Lockdown muscle loss: Five ways to get back in shape

By David Brown
BBC News

Published

Millions of people missed out on regular exercise and are likely to have lost muscle mass during the Covid-19 pandemic, say experts.

Nearly a third of people believed their general strength had declined, according to a survey for the Chartered Society of Physiotherapy and Sport England. Almost a quarter (23%) of under-34s said it had dipped, either "a bit" or "a lot", while the figure was higher for those aged over 55.

Muscle loss can lead to long-term problems with mobility and balance. Those in turn can trigger or aggravate a whole range of serious health conditions. Experts say that that those with persistent problems should seek help from a doctor or physiotherapist, but there are things that many people can do to get themselves back in shape.

Start small

Getting started with some basic exercise is the hardest thing for many people, say the experts. Their advice: don't try to do too much.

"Starting small is the key to motivation," says Uzo Ehiogu of the Royal Orthopaedic Hospital in Birmingham. "You need one small win everyday."

Strengthening exercise is fundamentally about moving heavy things. But that doesn't necessarily mean big weights. Your own bodyweight can be enough. For someone who has been doing very little or no exercise during lockdown, 15 minutes of housework or gardening, or an extra thousand steps a day, could be a good place to start, he says.

"The single biggest factor in forming healthy habits is consistency." So the best way to achieve that is to set small goals which you know you can achieve. "People with grandiose goals are much less likely to stick with them."

Starting with a few push ups or half push ups, sit to stand exercises or squats and lunges - can go a long way.

Push and pull

Our upper body muscles, the biceps, triceps, pectoral or chest muscles, and trapezius muscle in back and shoulders may well have weakened during the lockdown. Lisa Osborn-Jenkins, who treats patients in Southampton, says simple things like changing the way we shop may have added to the problems.

"Carrying loaded shopping bags is a great strength activity. The switch to online shopping means that's gone for many people."

A good way to get it back is to start doing push and pull exercises.

"The muscles in the front of your body are usually good at pushing, and the muscles in the back are good at pulling," says Mr Ehiogu. "You should try to balance them both."

So that can mean press-ups, or three-quarter press-ups on your knees if full press-ups are too much, with initially just a few repetitions. A pull exercise can be a rowing action, using a stretch band, or a pull-up using a cheap pull-up bar on a door frame.

And it doesn't need to be formal exercise. Moving things around in the garden or cleaning out a cupboard can give you the same workout.

Leg work

Simple exercises for your lower body and your core can yield big benefits, says neurological specialist Dr Caroline Appel. That means exercising the leg muscles, your bottom, abdominals and lower back.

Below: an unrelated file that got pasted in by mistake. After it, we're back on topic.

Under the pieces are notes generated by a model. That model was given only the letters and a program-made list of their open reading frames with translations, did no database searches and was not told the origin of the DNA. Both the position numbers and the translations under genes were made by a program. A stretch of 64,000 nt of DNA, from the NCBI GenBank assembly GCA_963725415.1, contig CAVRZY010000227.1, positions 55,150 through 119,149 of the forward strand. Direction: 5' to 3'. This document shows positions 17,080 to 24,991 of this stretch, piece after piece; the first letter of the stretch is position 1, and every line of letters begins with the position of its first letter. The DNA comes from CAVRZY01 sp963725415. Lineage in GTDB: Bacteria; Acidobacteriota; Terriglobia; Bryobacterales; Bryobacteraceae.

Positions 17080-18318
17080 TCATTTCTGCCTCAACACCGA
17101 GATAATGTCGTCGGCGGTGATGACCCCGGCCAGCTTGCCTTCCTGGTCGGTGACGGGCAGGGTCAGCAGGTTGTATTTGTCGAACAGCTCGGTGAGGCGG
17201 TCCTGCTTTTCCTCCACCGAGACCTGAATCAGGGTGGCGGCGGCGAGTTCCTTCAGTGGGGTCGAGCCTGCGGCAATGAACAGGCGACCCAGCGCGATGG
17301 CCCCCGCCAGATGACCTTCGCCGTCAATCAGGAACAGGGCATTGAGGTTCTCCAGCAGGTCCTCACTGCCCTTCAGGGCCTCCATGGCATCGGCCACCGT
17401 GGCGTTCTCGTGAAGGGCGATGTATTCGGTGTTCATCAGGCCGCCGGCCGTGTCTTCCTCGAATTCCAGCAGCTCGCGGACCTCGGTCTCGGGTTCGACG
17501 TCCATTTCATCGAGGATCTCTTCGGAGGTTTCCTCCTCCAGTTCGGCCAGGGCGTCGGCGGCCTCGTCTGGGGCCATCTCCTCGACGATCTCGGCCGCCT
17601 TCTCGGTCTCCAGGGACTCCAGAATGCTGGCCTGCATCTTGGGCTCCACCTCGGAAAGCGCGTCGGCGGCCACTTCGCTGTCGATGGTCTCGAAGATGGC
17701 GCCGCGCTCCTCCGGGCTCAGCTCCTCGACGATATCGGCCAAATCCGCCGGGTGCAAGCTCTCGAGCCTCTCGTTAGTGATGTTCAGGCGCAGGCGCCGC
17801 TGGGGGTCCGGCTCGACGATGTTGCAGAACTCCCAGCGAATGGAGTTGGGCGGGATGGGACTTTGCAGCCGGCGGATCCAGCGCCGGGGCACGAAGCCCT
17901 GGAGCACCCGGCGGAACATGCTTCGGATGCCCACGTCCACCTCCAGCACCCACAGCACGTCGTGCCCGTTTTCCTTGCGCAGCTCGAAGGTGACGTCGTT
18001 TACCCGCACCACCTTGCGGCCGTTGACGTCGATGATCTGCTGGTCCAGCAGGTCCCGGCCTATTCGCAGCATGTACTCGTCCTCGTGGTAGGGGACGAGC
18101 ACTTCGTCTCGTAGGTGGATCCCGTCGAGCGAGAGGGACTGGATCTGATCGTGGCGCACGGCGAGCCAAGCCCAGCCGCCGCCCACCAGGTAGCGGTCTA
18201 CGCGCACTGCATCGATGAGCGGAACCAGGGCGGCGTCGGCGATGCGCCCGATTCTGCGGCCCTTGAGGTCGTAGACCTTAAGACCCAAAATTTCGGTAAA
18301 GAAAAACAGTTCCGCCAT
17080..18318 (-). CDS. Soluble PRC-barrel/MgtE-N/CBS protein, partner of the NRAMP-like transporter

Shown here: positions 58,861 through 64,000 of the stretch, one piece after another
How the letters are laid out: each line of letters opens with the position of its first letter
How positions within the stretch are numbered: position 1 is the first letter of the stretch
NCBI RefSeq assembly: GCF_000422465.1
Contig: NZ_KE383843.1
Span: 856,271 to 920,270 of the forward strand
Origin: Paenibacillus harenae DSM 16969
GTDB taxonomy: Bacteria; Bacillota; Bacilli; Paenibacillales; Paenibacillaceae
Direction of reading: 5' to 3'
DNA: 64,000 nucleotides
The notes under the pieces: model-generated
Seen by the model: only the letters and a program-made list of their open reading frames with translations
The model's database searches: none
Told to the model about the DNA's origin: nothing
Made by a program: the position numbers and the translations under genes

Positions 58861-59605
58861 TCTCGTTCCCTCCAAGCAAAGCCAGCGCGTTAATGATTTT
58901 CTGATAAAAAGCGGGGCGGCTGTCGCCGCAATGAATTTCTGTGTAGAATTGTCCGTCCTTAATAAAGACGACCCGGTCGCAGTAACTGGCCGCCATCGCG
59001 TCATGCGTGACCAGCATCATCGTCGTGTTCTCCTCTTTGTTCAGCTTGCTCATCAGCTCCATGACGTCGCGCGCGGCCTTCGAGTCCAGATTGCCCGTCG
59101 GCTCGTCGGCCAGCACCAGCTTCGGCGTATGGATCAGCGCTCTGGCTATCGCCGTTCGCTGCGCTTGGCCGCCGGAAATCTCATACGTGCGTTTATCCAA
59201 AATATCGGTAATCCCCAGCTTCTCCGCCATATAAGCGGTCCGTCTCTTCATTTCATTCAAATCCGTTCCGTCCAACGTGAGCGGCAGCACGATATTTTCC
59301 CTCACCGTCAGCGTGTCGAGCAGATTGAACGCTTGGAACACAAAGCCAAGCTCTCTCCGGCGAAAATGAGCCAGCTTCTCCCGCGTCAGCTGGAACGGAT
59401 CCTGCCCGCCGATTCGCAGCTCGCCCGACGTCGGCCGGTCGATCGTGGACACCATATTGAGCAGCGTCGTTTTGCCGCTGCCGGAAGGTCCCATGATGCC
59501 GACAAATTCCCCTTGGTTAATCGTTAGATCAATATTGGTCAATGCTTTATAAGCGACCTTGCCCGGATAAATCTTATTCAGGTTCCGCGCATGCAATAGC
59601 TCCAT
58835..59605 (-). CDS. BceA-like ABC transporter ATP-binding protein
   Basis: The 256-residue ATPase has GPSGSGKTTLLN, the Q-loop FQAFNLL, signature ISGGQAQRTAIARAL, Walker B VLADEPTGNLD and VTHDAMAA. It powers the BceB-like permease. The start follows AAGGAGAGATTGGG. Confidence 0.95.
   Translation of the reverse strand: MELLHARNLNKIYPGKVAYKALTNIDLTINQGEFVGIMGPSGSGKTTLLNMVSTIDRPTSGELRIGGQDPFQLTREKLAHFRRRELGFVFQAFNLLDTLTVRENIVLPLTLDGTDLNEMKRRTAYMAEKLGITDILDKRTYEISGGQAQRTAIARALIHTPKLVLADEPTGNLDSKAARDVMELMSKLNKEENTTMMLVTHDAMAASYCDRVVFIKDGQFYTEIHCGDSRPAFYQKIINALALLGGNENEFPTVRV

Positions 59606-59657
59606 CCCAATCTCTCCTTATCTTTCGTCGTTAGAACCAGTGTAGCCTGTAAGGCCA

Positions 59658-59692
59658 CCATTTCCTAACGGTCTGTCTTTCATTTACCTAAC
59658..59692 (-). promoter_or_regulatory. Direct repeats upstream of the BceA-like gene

"Sit to stand exercises are good way to start," she says, along with calf raises and stepping up and down the stairs. Just start with 10 repetitions and build up, "Build up more slowly than you think you can," says Dr Appel.

When you're ready, and if it's appropriate, you can move on to squats and lunges.

"If you don't have a lot of money for equipment, it shouldn't stop you. You can start with almost nothing."

Schedule it

Having a schedule written down helps us to overcome "decision fatigue" and stay on track says physiotherapist Ben Lombard.

He points out millions of people have been missing out on incidental exercise such as walking to the station during lockdown. So making a schedule to make up for lost exercise has become doubly important.

"People need to be organised with simple, smart and specific goals," says Patricia Smith of the University of London. That's hard to achieve without a schedule.

Ms Smith says that exercising at the same time each day can also help us to develop healthy routines. And Lisa Osborn-Jenkins says it's doubly effective if you can make it social. Exercising with others gives you two sorts of motivation: "There's the enjoyment from being with others, and there's the all important feeling that you won't want to let them down by not turning up."

Leave your kit out

Leaving your exercise kit laid out the night before is a good way to make sure you don't back out of exercising in the morning, says Mr Lombard.

"It's about minimising the mental barriers to exercise."

In those few minutes, perhaps when you've just woken up, seeing your kit laid out and ready, is a powerful signal that a firm decision has been made. You're doing it.

Having to hunt through your wardrobe for your shorts makes it much more likely that you'll back out - and next time roll over and go back to sleep.

Likewise, Mr Ehiogu says: "Put your trainers by the door."

If you've got out of the habit of exercise during lockdown, give yourself one less reason to avoid getting back into it now.

Illustrations by Gerry Fletcher

You may also be interested in...